Cut out the cleanliness obsession

CleanOnce upon a time my wife picked up a shirt I had on a pile in a basket on the floor and asked “Is this shirt clean or dirty?” To which I replied “You tell me.” She took a good look at the shirt, gave it a couple of sniffs. “Ah, clean” she said. “Good” I took the shirt, folded it, and put it in my drawer. “I wore that shirt yesterday you know.” I said. “Ew, dirty. Get it out of there and into the hamper.” she interjected.

Argh. What makes a piece of clothing dirty? The fact that it has already been worn since its last washing? I don’t thing so. Are we not really just concerned about the cosmetics of our clothes anyway? How they look, smell, and feel. Unfortunately no.

Unfortunately so many of us are also concerned about “tiny yuckies.” So many of us have been socialized into believing that after an article of clothing is used once it is infected with tiny micro-organisms, sweat, and other elements. Now all of this is 100% true. But you know what else ….. SO WHAT. None of these “tiny yuckies” are in any way doing us any harm. The American standard of living (mostly shaped by corporate America) has influenced upon us a ridiculous and unnecessary standard for cleanliness. This is no doubt in an effort to give us a heavy toiletry supply, and heavy supply turnaround.

How do we combat this? easy. Change our definition of what we consider “clean” and what we consider “dirty”. If a piece of clothing smells good, looks clean, and feels normal: it is clean. If not, then it’s dirty. Simple. Honestly, we mostly only wear clothes for cosmetic reasons, so why should we be concerned about anything more than the cosmetics of them anyway? We also wear clothes for personal shelter reasons, but I’m pretty sure that the “tiny yuckies” will have nil effect on this function.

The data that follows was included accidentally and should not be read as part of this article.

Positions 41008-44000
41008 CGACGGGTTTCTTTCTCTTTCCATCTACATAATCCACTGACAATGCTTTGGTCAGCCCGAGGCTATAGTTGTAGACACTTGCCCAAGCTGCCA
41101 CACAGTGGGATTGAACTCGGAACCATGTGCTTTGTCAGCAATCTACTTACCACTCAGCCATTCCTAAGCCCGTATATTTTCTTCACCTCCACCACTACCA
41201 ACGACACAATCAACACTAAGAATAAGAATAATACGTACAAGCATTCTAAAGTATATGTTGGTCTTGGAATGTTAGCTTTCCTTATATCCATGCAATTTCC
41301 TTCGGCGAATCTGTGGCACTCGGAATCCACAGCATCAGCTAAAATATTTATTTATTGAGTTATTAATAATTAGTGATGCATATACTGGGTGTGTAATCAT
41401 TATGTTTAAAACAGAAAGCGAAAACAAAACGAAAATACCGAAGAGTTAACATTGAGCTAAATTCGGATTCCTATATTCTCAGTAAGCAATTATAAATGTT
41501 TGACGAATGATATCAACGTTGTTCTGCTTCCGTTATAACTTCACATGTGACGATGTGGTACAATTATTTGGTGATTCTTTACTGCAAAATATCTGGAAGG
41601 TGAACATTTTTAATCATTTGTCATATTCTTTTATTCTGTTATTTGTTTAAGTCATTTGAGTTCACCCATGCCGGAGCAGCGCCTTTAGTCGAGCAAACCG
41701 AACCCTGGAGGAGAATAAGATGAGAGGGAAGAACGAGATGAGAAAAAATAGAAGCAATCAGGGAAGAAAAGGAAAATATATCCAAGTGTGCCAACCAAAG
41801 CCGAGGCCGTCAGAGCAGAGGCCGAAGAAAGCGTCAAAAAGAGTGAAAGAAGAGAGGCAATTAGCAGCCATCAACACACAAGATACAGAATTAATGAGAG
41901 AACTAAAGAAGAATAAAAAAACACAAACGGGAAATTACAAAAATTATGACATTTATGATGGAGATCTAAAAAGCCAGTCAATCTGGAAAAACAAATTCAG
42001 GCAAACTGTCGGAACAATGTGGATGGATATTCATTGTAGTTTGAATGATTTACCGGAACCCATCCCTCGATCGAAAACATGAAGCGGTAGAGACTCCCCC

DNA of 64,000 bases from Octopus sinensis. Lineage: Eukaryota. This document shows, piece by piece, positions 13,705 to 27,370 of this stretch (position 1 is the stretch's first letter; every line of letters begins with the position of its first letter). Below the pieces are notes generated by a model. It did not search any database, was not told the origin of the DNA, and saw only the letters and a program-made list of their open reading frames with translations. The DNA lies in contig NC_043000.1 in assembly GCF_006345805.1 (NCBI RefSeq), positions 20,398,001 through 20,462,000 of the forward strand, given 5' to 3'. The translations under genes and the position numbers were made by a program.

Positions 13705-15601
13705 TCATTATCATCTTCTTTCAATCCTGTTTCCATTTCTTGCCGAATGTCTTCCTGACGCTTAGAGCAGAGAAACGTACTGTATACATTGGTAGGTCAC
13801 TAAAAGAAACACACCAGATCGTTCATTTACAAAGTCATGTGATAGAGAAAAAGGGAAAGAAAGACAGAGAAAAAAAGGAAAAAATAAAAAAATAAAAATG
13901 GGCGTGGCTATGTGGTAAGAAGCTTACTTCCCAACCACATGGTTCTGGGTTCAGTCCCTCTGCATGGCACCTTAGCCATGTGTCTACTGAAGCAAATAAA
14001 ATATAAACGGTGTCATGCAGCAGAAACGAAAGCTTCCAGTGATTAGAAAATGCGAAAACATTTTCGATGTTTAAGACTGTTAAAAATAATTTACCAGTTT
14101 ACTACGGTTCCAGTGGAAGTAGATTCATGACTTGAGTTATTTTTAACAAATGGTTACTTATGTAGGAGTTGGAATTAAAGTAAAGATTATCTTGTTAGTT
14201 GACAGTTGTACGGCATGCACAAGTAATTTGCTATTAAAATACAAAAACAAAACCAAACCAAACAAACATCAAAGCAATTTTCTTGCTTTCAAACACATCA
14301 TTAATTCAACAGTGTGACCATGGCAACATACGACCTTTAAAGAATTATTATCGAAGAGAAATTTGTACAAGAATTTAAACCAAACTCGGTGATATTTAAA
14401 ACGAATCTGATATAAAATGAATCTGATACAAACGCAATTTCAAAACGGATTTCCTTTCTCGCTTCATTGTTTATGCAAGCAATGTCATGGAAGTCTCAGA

Furthermore, this same logic can also be applied to us, not just our clothes.

Altering our perception to this more realistic concept of what is “dirty” has the clear benefit of freeing up space, time, and money. To elaborate: We will have fewer laundry chores, less laundry soap, less shopping for laundry supplies. There is also the hidden benefit that by cleaning our clothing less, we actually extend the life or our clothes. Those dust particles in the lint trap didn’t come from nowhere; they are the ripped off remnants of our clothes.

Being overly cleanly has adverse effects on our bodies as well. Particularly our face and hair. So many of us use special soap and moisturizers on our faces to keep a clean and youthful look. But what we may not realize is that those moisturizers and soaps do more harm than good. Without even considering the adverse effects of the potential chemicals in these soaps and moisturizers, soap cleans too much. That’s right, soap cleans TOO much. It washes off the dirt, yes, but it also washes off the bodies natural oils necessary to protect the skin. And wouldn’t you know it, those natural oils do a better job at keeping the skin protected and “young” than any moisturizer can.

So it turns out the only reason we need moisturizer is because our harsh soaps are damaging and drying out our faces. So, lets not wash our faces so much. And when we do, use a gentle natural soap. We also wash our hair every time we take a shower. Doing so robs the hair of IT’S natural oils keeping the hair silky, smooth, and strong.

So we should apply the same rule to our bodies as we do our laundry: If it feels, looks, or smells dirty, clean it. If not, don’t. With this simple change in perception, we will free up a little money, a little space, and a whole lot of time.